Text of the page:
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Table of Contents    
Year : 2018  |  Volume : 66  |  Issue : 6  |  Page : 1584-1589

Immunotherapy in autoimmune encephalitis - A need for “presumptive” diagnosis and treatment

Department of Neurology, Sanjay Gandhi Postgraduate Institute of Medical Sciences, Lucknow, Uttar Pradesh, India

Date of Web Publication28-Nov-2018

Correspondence Address:
Dr. Sunil Pradhan
Department of Neurology, Sanjay Gandhi Postgraduate Institute of Medical Sciences, Raebareli Road, Lucknow - 226 014, Uttar Pradesh
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Source of Support: None, Conflict of Interest: None

DOI: 10.4103/0028-3886.246277

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How to cite this article:
Pradhan S, Das A, Mani VE. Immunotherapy in autoimmune encephalitis - A need for “presumptive” diagnosis and treatment. Neurol India 2018;66:1584-9

How to cite this URL:
Pradhan S, Das A, Mani VE. Immunotherapy in autoimmune encephalitis - A need for “presumptive” diagnosis and treatment. Neurol India [serial online] 2018 [cited 2022 Oct 2];66:1584-9. Available from: https://www.neurologyindia.com/text.asp?2018/66/6/1584/246277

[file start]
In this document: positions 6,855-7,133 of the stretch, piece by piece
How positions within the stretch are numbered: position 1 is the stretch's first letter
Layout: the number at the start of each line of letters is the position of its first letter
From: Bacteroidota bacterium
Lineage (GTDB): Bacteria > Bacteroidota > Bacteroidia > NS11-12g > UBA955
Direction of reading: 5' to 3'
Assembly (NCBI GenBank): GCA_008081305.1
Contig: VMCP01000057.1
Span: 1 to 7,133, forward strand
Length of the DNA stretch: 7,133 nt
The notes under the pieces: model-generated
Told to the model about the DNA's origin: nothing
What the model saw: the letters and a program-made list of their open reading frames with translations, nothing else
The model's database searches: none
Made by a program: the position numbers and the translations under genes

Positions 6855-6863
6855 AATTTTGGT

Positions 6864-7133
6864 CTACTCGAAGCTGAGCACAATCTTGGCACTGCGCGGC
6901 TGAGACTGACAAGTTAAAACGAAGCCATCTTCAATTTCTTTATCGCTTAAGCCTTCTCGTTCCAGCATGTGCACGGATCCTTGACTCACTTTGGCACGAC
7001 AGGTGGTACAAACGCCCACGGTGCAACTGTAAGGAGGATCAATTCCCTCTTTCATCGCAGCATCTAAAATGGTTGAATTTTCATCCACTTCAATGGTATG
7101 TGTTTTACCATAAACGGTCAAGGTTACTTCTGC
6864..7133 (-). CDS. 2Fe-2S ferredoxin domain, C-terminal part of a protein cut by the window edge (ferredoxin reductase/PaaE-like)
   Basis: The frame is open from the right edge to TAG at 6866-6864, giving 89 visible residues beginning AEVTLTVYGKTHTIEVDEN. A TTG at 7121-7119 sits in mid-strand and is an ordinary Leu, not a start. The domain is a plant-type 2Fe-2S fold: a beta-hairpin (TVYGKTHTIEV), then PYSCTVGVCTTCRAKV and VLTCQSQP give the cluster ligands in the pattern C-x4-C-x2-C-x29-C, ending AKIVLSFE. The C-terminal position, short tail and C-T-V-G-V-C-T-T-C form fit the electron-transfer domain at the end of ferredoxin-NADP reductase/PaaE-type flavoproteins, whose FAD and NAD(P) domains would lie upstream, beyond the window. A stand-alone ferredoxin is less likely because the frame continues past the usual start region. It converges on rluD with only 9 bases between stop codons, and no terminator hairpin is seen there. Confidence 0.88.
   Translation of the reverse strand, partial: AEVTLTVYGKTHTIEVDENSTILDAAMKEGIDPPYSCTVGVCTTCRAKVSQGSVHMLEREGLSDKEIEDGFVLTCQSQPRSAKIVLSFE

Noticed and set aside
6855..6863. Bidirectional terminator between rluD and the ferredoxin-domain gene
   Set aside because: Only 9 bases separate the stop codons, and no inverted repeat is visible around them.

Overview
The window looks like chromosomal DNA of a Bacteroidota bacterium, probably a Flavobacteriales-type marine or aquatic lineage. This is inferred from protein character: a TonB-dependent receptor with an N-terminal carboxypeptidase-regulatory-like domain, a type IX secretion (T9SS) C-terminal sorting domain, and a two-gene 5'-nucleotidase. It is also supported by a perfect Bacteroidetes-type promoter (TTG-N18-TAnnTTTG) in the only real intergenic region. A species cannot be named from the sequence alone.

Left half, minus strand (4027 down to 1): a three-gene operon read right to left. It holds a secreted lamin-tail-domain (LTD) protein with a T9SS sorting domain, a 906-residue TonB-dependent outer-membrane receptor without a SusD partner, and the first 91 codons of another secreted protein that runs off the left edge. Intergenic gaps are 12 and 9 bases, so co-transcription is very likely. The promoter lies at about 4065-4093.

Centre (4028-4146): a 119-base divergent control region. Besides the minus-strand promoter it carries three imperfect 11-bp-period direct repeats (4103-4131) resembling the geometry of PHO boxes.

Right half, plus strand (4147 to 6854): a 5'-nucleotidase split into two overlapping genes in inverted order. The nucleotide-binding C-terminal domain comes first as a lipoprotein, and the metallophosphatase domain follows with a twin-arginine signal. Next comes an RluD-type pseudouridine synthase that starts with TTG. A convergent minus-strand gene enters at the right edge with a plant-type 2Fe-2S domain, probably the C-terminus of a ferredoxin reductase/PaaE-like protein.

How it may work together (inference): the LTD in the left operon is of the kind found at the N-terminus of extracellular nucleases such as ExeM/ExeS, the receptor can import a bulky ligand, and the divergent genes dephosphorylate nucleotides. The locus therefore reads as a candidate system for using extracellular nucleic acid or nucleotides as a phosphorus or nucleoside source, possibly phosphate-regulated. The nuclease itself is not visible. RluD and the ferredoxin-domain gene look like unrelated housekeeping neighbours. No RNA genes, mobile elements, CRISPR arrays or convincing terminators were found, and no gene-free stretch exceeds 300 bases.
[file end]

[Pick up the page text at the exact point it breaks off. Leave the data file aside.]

Neurologists, especially the senior ones, who got a chance to practice in the older times, have all seen patients diagnosed as herpes encephalitis who surprisingly failed to respond to anti-viral therapy despite the latter's excellent efficacy profile. With the advent of magnetic resonance imaging (MRI), the characteristics of herpes encephalitis were so clearly defined that the sub-acute onset of symptoms were ignored; more so because HSV encephalitis may rarely have a slow progression of symptoms. Laboratory findings were often ignored as the virus along with its antigens was well known to disappear from the cerebrospinal fluid in the early stage of the disease. Moreover, patients with sub-acute onset would seek medical attention a little late. We remember losing many such patients. Even an inadvertent use of steroids (a practice of that time in some of the undiagnosed cases) could have saved them, but steroids were forbidden in herpes encephalitis. Little did we realize then that the central nervous system could also be a target for slow immunological processes, though a somewhat similar clinical counterpart existed in the peripheral nervous system in the form of chronic inflammatory demyelinating polyradiculoneuropathy (CIDP). Our concept of autoimmune involvement of the brain or spinal cord was at the time, confined to acute single or recurrent affliction in the form of acute disseminated encephalomyelitis (ADEM) and multiple sclerosis (MS). The term neuromyelitis optica (NMO) did exist even at that time, i.e., much before the discovery of anti-aquaporin 4 antibody but it had a different connotation vaguely related to collagen vascular disorders. The actual NMO of the present time, which is primarily related to this newly discovered antibody, must be existing at that time, but now retrospectively, we all may agree that this entity was described by several authors of that time as “an Indian variety of multiple sclerosis”. Some people (including the first author of this article) did realize that this entity is different from ADEM, MS and the older definition of NMO (which required spinal cord and optic nerve or both optic nerves to get involved within a period of one month) and described the condition as an unknown but a distinct entity.[1] The past decade has seen the emergence of several antibodies targeting different segments of neuronal cells, producing nearly identical sub-acute onset brain syndromes. All neurologists are observing this syndrome of “immune encephalopathy” with keen eyes as it is evolving with the discovery of more and more antibodies with every passing year, more so because these are responsive to different immunotherapies.